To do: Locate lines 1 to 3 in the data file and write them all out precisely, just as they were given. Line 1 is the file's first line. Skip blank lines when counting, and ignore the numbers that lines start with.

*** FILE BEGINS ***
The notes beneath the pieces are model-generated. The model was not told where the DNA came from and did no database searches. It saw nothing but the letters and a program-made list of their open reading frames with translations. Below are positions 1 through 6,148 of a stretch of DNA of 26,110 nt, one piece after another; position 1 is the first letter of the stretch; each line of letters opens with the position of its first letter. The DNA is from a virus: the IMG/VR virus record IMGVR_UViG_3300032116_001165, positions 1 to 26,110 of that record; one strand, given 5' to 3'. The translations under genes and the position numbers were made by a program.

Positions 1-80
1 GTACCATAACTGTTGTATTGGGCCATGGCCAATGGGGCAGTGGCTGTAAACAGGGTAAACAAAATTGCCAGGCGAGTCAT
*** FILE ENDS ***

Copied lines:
The notes beneath the pieces are model-generated. The model was not told where the DNA came from and did no database searches. It saw nothing but the letters and a program-made list of their open reading frames with translations. Below are positions 1 through 6,148 of a stretch of DNA of 26,110 nt, one piece after another; position 1 is the first letter of the stretch; each line of letters opens with the position of its first letter. The DNA is from a virus: the IMG/VR virus record IMGVR_UViG_3300032116_001165, positions 1 to 26,110 of that record; one strand, given 5' to 3'. The translations under genes and the position numbers were made by a program.

Positions 1-80
1 GTACCATAACTGTTGTATTGGGCCATGGCCAATGGGGCAGTGGCTGTAAACAGGGTAAACAAAATTGCCAGGCGAGTCAT